Comercializadora PepsiCo S. de R.L. de C.V. is recalling certain Gamesa Arcoiris Marshmallow Cookies because of potential Salmonella contamination.

According to the company announcement posted by the Food and Drug Administration, the recall was initiated as the result of a routine sampling program by the company, which revealed the finished product may contain Salmonella.

The product covered by this recall was distributed to warehouses in California and Texas and may have reached consumers through retail stores.

Recalled products:

Product DescriptionSizeUPCBest Before
Gamesa Arcoiris Marshmallow Cookies, Naturally and Artificially Flavored15.5 Oz, 6 Count6 86700 10132 428MAR23

As of the posting of this recall, no illnesses related to Salmonella have been confirmed.

Consumers who have purchased the above product are advised not to consume it and urged to dispose of it immediately. 

About Salmonella infections
Food contaminated with Salmonella bacteria does not usually look, smell, or taste spoiled. Anyone can become sick with a Salmonella infection. Infants, children, seniors, and people with weakened immune systems are at higher risk of serious illness because their immune systems are fragile, according to the CDC.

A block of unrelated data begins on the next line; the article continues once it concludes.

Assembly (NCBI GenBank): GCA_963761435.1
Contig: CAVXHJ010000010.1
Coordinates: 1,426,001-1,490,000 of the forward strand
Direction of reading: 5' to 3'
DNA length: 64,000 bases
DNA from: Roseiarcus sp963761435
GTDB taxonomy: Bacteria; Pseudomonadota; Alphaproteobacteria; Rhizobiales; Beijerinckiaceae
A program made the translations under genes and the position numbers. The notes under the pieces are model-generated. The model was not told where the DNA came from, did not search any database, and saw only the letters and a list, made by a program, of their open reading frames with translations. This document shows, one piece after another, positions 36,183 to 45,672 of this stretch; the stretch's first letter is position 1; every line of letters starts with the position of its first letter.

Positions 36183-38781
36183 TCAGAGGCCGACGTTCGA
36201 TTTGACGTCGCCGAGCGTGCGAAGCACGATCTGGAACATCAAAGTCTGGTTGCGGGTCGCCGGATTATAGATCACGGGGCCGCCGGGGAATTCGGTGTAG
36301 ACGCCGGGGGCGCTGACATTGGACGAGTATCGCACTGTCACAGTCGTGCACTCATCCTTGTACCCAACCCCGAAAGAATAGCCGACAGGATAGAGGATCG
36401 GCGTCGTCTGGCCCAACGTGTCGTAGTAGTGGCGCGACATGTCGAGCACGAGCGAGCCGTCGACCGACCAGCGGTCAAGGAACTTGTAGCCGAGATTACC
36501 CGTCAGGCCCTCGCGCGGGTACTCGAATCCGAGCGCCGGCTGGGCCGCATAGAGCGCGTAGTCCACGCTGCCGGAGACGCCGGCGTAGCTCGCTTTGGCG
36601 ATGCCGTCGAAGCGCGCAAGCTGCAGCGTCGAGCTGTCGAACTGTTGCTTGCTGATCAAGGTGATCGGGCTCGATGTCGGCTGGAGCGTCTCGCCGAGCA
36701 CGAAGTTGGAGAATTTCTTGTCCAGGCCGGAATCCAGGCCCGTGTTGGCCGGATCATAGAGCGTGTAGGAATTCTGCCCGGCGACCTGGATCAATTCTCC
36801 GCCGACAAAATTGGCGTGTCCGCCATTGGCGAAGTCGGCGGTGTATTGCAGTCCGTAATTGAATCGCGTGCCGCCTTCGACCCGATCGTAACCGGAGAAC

Anyone who has eaten any of the recalled cookies and developed symptoms of Salmonella infection should seek medical attention. Sick people should tell their doctors about the possible exposure to Salmonella bacteria because special tests are necessary to diagnose salmonellosis. Salmonella infection symptoms can mimic other illnesses, frequently leading to misdiagnosis.

Symptoms of Salmonella infection can include diarrhea, abdominal cramps, and fever within 12 to 72 hours after eating contaminated food. Otherwise, healthy adults are usually sick for four to seven days. In some cases, however, diarrhea may be so severe that patients require hospitalization.

Older adults, children, pregnant women, and people with weakened immune systems, such as cancer patients, are more likely to develop a severe illness and serious, sometimes life-threatening conditions.

Some people get infected without getting sick or showing any symptoms. However, they may still spread the infections to others.

(To sign up for a free subscription to Food Safety News, click here)